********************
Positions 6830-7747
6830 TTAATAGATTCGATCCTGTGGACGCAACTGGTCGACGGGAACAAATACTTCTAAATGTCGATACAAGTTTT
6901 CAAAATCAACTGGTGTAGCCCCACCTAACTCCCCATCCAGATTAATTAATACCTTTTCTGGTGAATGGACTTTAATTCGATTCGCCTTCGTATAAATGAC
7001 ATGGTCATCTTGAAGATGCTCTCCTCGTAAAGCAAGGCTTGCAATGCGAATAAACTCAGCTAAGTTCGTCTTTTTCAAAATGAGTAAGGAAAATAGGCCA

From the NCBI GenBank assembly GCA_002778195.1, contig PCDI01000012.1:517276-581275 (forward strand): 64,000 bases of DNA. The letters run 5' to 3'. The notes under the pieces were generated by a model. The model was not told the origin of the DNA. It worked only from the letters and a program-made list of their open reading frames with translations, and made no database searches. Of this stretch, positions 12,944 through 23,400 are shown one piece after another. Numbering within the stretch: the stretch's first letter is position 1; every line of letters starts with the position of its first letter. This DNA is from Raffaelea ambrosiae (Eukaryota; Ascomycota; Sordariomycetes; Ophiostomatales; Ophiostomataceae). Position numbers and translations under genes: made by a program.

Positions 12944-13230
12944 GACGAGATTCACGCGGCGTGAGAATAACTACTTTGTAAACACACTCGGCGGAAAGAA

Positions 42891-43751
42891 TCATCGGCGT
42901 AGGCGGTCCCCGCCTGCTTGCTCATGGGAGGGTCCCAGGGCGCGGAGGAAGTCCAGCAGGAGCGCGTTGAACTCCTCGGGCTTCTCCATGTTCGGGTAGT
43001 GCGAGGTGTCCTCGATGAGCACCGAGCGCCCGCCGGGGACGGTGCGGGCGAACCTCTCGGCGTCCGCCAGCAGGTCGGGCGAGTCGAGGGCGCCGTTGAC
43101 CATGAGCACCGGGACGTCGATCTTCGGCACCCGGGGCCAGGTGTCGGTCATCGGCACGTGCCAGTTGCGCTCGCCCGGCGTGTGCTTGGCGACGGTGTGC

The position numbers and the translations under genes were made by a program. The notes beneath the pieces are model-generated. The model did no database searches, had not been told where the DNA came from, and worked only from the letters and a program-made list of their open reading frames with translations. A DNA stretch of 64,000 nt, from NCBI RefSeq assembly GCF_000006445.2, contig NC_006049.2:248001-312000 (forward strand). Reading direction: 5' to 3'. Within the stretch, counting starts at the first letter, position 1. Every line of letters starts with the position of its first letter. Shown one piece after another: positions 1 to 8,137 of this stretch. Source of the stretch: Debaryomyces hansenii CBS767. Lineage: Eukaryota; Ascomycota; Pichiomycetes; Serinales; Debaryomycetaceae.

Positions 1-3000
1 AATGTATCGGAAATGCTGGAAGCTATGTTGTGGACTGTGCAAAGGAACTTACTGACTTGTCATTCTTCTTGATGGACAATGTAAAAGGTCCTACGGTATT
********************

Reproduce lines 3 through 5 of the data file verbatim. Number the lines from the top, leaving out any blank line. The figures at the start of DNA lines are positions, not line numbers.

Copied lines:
6901 CAAAATCAACTGGTGTAGCCCCACCTAACTCCCCATCCAGATTAATTAATACCTTTTCTGGTGAATGGACTTTAATTCGATTCGCCTTCGTATAAATGAC
7001 ATGGTCATCTTGAAGATGCTCTCCTCGTAAAGCAAGGCTTGCAATGCGAATAAACTCAGCTAAGTTCGTCTTTTTCAAAATGAGTAAGGAAAATAGGCCA

From the NCBI GenBank assembly GCA_002778195.1, contig PCDI01000012.1:517276-581275 (forward strand): 64,000 bases of DNA. The letters run 5' to 3'. The notes under the pieces were generated by a model. The model was not told the origin of the DNA. It worked only from the letters and a program-made list of their open reading frames with translations, and made no database searches. Of this stretch, positions 12,944 through 23,400 are shown one piece after another. Numbering within the stretch: the stretch's first letter is position 1; every line of letters starts with the position of its first letter. This DNA is from Raffaelea ambrosiae (Eukaryota; Ascomycota; Sordariomycetes; Ophiostomatales; Ophiostomataceae). Position numbers and translations under genes: made by a program.